CHERYL CORLEY, HOST:
It's WEEKENDS on ALL THINGS CONSIDERED from NPR News. I'm Cheryl Corley, in for Guy Raz.
Hope Solo is generally regarded as the best goalkeeper in the world. Solo and the U.S. women's soccer team just won their third straight gold medal at the Olympics, and the soccer champion has been as busy off the field as she has been on. She's just released an autobiography called "Solo: A Memoir of Hope." That memoir details her rise as an international celebrity, but it also focuses on the complicated relationship she had with her father who taught her how to play soccer.
The man she knew as Gerry Solo was quite the enigma. He had multiple Social Security numbers and names, even additional children that Hope Solo found out about when she was young. For a time, her father was homeless and even was accused of murder. His name was eventually cleared, but not before his death in 2008.
When we spoke, I asked Hope Solo how she came to terms with not always knowing what was real about him and what wasn't.
HOPE SOLO: There were definitely a lot of tears growing up. I do remember one time wondering where I really came from. Was my last name DeMatteo? Was it Beyers? Am I really - I'm not even Hope Solo. I don't even know who I am. That is hard as a young girl growing up, not really knowing where your family came from.
But I think at an early age, I learned not to judge people. My father showed me so much love. He showed my brother so much love. He just - he had a rough life. You know, he grew up in a boys' home in the Bronx. He didn't really know his own family.
So I couldn't hold it against him that he didn't know how to parent. He didn't know how to be the perfect husband. But he loved as much as he could. And that love was pure.
CORLEY: Hmm. You talk so much about your family members, and especially about your father in the book, and I was wondering what you learned about him as you wrote this.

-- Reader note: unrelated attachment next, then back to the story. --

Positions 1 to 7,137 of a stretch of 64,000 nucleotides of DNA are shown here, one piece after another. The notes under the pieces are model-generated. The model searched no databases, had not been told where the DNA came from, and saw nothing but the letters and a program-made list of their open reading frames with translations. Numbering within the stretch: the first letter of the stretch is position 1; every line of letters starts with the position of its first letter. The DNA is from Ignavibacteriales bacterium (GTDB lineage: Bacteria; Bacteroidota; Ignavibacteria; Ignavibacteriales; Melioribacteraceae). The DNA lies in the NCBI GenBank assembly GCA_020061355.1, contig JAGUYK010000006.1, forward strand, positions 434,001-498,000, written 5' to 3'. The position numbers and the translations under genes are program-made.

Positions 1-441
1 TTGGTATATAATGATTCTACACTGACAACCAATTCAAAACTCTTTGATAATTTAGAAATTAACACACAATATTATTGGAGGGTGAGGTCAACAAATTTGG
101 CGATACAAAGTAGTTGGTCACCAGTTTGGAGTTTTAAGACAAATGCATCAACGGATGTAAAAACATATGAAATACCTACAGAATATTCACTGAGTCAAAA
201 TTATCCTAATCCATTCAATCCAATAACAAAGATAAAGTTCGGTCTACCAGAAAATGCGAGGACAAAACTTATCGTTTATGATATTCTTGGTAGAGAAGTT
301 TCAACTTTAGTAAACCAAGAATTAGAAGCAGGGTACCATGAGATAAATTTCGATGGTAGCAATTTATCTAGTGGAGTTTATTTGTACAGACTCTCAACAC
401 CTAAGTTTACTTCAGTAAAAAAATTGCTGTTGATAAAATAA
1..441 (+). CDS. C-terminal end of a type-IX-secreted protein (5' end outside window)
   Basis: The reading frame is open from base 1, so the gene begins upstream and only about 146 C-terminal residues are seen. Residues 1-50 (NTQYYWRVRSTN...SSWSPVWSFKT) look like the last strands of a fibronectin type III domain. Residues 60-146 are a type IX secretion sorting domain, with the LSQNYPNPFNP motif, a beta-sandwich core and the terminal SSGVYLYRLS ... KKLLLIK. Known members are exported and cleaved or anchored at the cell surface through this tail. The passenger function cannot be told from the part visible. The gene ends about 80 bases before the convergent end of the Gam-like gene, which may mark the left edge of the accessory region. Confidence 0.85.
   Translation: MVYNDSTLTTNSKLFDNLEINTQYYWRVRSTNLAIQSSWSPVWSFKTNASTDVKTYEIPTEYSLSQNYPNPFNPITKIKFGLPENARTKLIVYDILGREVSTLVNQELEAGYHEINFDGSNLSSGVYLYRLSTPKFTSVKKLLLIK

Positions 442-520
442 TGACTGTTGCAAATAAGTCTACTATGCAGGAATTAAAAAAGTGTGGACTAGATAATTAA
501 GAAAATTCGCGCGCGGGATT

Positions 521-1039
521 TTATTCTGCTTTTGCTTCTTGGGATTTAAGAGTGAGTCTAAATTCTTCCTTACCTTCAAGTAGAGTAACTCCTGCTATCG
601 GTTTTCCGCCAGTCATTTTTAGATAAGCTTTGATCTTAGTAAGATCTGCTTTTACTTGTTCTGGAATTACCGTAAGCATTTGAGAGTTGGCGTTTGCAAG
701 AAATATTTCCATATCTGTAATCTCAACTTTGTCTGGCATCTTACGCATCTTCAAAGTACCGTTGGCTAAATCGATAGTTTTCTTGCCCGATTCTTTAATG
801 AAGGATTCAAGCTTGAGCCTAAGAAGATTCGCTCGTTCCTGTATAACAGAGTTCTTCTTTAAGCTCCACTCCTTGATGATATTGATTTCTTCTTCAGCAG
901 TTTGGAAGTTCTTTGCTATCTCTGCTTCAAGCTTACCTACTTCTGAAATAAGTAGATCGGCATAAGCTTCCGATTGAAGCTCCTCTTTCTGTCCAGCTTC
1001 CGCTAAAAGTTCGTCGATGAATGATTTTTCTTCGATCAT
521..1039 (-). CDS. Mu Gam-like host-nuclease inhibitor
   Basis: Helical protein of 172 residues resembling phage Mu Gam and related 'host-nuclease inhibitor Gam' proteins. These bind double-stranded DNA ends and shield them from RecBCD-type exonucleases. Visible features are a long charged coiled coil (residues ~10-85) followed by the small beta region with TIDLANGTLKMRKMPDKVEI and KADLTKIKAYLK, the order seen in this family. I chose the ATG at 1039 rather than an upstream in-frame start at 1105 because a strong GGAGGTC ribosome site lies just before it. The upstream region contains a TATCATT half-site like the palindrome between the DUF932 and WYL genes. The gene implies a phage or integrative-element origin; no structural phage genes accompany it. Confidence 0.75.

SOLO: I started to learn a little bit more about why I have certain quirks, like commitment issues. I always was proud - and I still am proud - but I always would say: You know what? I'm proud of where I came from because it gave me strength. But now I started to see that I also still struggle with certain things because I didn't have a stable family or a father figure around. And one of those main things are my inability to commit. And that was a hard reality that struck me while I was writing this book.
CORLEY: Mm. Mm-hmm. Well, you talk about not only your father but don't want to give your mom short shrift. You talk about her and being able to make amends with her, as well, right?
SOLO: Yeah. I never really had to make amends with her. I think we just - she struggled, abusing alcohol for quite some time. And so we just kind of drifted apart. I went to college. But she - you know, I dedicate the book to her because she is the true champion of the family. She kept our family together.
She provided us with a roof over our head. And she always worked. My father was never around. But I glorified my father, you know? And I was always daddy's little girl. He was my first soccer coach. And I always just had a dream to spend more time with my father.
But at the end of the day, my mom was the one who kept me in soccer, who kept me, you know, doing my homework, who provided me with meals on a daily basis. You know, she was the strength of our family. And I didn't realize that until I got a little bit older.
CORLEY: I'm speaking with U.S. women's soccer goalie Hope Solo about her new autobiography, "A Memoir of Hope." You know, you have the perfect name for a goalie.
CORLEY: But do you - I was wondering, do you ever get tired of how people try to make different headlines with your name, or do you consider it kind of flattery?
SOLO: Oh, I don't even laugh at the jokes anymore. They're so corny to me.
SOLO: And I think I've heard everything they could possibly say about my name.